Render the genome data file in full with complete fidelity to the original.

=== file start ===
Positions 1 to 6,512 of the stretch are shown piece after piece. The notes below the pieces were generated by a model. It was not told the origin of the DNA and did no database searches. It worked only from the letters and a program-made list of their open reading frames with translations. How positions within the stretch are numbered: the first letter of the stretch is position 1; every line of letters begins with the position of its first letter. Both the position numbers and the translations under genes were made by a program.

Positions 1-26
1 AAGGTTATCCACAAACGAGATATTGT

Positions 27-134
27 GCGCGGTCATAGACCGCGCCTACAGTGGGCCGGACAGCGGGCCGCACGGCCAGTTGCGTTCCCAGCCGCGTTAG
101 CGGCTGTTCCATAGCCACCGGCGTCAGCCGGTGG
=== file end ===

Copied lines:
Positions 1 to 6,512 of the stretch are shown piece after piece. The notes below the pieces were generated by a model. It was not told the origin of the DNA and did no database searches. It worked only from the letters and a program-made list of their open reading frames with translations. How positions within the stretch are numbered: the first letter of the stretch is position 1; every line of letters begins with the position of its first letter. Both the position numbers and the translations under genes were made by a program.

Positions 1-26
1 AAGGTTATCCACAAACGAGATATTGT

Positions 27-134
27 GCGCGGTCATAGACCGCGCCTACAGTGGGCCGGACAGCGGGCCGCACGGCCAGTTGCGTTCCCAGCCGCGTTAG
101 CGGCTGTTCCATAGCCACCGGCGTCAGCCGGTGG